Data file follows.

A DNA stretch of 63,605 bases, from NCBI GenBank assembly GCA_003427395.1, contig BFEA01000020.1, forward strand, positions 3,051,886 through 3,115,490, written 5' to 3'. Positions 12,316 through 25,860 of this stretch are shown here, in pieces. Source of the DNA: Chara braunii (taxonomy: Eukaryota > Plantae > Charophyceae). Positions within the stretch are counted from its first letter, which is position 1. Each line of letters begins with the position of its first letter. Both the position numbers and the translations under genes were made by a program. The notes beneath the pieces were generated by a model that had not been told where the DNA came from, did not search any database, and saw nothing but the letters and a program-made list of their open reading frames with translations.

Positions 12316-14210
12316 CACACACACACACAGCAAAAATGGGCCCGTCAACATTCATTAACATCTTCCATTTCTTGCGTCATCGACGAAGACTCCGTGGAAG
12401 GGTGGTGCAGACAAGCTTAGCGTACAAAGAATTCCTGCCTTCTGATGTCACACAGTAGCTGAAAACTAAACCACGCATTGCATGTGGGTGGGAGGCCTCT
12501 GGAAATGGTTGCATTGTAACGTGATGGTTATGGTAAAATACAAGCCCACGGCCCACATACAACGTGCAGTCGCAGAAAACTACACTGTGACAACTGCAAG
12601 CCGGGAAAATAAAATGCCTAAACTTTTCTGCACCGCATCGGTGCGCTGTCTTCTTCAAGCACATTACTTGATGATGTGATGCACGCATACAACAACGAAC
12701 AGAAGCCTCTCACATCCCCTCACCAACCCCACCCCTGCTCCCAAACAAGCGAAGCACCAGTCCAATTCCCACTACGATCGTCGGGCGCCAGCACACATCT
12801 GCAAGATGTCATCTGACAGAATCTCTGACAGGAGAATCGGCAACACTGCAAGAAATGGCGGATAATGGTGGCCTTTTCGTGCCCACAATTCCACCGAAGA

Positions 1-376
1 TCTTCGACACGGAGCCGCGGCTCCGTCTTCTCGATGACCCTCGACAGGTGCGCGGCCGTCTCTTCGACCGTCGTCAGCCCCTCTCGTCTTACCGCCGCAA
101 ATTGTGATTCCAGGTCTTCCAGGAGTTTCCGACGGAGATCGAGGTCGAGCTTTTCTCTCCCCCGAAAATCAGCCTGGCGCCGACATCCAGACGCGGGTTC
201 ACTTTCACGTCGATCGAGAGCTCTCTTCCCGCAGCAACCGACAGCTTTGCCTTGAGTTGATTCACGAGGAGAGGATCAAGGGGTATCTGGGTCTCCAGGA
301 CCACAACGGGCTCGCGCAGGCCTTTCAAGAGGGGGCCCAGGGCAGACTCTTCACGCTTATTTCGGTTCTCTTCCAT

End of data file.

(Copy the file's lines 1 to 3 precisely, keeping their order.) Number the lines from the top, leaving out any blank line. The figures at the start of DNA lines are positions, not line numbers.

A DNA stretch of 63,605 bases, from NCBI GenBank assembly GCA_003427395.1, contig BFEA01000020.1, forward strand, positions 3,051,886 through 3,115,490, written 5' to 3'. Positions 12,316 through 25,860 of this stretch are shown here, in pieces. Source of the DNA: Chara braunii (taxonomy: Eukaryota > Plantae > Charophyceae). Positions within the stretch are counted from its first letter, which is position 1. Each line of letters begins with the position of its first letter. Both the position numbers and the translations under genes were made by a program. The notes beneath the pieces were generated by a model that had not been told where the DNA came from, did not search any database, and saw nothing but the letters and a program-made list of their open reading frames with translations.

Positions 12316-14210
12316 CACACACACACACAGCAAAAATGGGCCCGTCAACATTCATTAACATCTTCCATTTCTTGCGTCATCGACGAAGACTCCGTGGAAG